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  • Writer's picturedavidauten


Anger is insight, into what we truly care about, what actually matters to us beyond the many trivialities that would manage and mangle our daily living; love for a daughter, a sense of calling to a kind of work more than only work, a way of being in the world expressing our elemental beliefs and desires. Anger is honesty without adornment, an ancient urge embodying our deep displeasure with how life goes awry, our plans come to naught, and those dear to us gradually fade from view. Stripped of violent reaction, anger is the purest form of care, as David Whyte has said, illuminating what we belong to, what we wish to protect, and what we are willing to risk ourselves for. Rage as such is nothing other than a reminder of love’s ferocity, the fiery passion of our commitment to what we value most, and with the ability to incinerate any false propriety preventing us from owning a more genuine, intuitive form of compassion, for others, and ourselves.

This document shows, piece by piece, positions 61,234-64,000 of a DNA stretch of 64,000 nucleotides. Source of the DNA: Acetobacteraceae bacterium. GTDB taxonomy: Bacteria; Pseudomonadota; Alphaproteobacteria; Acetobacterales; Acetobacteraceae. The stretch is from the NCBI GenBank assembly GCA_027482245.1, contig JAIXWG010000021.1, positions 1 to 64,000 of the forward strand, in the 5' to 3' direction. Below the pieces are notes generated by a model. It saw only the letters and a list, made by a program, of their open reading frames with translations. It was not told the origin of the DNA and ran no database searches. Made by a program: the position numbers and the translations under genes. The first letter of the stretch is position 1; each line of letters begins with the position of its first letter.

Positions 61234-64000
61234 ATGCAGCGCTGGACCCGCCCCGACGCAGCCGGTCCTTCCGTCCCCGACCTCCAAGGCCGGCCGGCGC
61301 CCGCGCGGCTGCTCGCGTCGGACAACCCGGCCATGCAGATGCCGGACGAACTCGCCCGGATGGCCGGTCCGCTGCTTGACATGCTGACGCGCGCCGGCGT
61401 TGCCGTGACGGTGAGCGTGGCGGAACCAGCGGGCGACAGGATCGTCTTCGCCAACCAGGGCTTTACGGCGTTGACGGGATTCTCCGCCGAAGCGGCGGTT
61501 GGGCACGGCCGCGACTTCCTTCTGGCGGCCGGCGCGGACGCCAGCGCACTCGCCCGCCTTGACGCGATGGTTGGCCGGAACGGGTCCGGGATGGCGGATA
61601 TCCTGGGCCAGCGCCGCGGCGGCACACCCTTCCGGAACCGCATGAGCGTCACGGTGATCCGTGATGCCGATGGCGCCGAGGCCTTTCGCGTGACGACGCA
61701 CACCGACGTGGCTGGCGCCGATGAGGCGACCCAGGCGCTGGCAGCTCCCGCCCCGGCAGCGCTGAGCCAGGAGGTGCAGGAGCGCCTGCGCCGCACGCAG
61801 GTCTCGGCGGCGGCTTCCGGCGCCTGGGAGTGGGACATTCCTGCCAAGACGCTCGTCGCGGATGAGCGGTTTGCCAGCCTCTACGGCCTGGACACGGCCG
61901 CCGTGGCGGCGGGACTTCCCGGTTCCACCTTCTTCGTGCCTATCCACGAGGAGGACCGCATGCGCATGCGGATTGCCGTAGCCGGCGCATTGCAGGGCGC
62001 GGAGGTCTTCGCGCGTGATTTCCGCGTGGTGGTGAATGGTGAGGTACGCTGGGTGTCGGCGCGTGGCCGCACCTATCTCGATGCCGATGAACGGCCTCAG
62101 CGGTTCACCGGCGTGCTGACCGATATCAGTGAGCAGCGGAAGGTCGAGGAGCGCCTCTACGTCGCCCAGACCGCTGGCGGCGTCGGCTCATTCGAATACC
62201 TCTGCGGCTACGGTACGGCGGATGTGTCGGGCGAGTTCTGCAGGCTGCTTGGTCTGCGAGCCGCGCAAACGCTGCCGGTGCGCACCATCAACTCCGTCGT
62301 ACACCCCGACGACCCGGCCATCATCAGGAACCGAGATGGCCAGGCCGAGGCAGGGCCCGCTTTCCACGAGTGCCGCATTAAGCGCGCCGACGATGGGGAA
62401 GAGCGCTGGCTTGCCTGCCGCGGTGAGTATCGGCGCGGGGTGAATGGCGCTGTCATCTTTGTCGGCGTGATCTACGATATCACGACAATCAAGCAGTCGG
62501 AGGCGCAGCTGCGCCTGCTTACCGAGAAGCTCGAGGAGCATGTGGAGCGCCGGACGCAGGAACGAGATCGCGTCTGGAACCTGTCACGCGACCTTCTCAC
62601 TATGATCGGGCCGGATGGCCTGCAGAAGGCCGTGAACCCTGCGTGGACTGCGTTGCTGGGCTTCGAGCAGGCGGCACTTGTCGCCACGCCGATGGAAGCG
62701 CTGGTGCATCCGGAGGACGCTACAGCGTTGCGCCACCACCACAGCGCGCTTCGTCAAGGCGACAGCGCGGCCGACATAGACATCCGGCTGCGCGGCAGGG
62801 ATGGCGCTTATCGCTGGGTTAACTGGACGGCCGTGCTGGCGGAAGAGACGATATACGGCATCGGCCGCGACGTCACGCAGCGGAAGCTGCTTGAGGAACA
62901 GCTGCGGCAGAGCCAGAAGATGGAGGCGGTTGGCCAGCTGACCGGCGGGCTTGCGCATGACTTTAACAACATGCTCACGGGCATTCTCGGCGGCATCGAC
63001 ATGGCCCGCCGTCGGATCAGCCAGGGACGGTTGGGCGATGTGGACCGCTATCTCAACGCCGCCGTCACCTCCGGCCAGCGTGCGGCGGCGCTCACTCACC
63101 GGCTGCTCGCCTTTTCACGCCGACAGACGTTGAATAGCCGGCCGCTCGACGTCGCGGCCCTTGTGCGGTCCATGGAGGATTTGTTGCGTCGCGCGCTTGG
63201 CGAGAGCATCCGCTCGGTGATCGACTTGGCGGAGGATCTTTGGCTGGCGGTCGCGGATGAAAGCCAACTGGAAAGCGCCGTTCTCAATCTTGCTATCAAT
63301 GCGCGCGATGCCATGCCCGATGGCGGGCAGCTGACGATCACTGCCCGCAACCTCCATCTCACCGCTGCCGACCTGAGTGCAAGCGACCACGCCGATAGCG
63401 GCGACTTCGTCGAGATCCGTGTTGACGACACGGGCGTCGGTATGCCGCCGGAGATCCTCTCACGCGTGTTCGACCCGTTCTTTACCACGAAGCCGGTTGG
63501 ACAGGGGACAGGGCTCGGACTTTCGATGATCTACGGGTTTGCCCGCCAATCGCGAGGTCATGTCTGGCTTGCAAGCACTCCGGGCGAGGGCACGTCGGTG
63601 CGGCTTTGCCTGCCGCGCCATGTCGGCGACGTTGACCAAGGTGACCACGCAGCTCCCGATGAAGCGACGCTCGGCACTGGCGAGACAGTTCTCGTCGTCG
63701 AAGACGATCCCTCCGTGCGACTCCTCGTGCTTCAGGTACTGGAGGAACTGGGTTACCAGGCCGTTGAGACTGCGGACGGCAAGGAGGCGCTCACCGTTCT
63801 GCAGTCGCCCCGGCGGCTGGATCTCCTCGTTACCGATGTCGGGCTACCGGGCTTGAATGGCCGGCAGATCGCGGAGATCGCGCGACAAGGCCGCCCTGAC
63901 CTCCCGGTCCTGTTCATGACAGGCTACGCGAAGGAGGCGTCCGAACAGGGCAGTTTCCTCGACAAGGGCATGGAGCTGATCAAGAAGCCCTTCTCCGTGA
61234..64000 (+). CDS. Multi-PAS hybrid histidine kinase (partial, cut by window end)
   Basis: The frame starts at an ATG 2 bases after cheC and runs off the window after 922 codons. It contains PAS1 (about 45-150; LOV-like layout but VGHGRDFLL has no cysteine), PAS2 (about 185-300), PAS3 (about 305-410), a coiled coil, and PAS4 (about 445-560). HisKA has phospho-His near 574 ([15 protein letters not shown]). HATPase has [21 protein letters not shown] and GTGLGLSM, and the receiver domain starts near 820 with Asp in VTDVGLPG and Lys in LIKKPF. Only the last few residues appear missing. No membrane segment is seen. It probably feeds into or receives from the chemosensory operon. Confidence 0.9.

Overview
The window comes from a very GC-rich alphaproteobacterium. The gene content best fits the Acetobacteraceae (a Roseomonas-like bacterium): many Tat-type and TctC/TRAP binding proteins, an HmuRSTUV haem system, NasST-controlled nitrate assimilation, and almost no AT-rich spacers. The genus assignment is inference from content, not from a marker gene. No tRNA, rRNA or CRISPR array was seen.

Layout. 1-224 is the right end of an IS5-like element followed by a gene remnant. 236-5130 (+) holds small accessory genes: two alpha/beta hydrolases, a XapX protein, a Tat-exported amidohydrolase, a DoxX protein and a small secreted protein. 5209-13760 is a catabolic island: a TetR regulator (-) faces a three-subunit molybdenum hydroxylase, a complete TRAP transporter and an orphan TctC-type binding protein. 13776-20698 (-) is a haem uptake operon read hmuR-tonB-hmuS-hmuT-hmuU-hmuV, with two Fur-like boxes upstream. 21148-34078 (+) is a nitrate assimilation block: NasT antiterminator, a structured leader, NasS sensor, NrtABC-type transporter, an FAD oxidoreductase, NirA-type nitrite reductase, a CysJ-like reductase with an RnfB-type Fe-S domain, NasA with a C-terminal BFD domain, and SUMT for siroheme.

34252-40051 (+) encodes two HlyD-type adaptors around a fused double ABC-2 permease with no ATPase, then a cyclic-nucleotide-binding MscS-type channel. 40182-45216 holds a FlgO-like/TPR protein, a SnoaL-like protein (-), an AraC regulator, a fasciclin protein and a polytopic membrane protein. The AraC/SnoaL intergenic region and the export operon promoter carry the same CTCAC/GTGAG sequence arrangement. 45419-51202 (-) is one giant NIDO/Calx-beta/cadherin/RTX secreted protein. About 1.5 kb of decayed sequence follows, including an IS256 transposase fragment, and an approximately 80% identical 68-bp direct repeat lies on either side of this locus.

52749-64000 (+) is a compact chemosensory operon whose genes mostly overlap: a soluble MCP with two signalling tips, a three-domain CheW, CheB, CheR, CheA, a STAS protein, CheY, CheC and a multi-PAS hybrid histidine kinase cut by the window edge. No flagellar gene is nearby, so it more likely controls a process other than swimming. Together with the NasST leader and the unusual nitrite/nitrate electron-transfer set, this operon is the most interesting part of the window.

One of the worst things we can do with anger is attempt its manipulation, stifling its fury, as if it were a source of shame to be snuffed out as soon as possible. Anger shortchanged will only surface again, and often with an eruptive force unequal to its original inception. Anger needs space to be before it can settle to a smolder, searing away the chaff within us first, illusions of control often cloaking the reality of our impotence in an unpredictable and hostile world. As a core emotional competence, anger has its own intelligence, reasons that reason does not know, a crimson intensity tending entirely toward expression, and offering an incandescence to our hidden fears and secret ambitions. Ultimately, anger cannot be defined, for definition is an intellectual affair. Anger desires simply to burn, setting our lives aglow, as much as joy, despair, or a feeling of inner peace. Inviting anger more openly into our experience when needed will not help us transcend it but rather accept and integrate its essence and vitality. Anger in the end is ironic, in that it often calls for an apology in its aftermath yet arose out of necessity, the natural consequence of compassion burning bright, embodied and destined for friction in a world too often at odds with our hopes, dreams, and limited means of protecting them and those we love.

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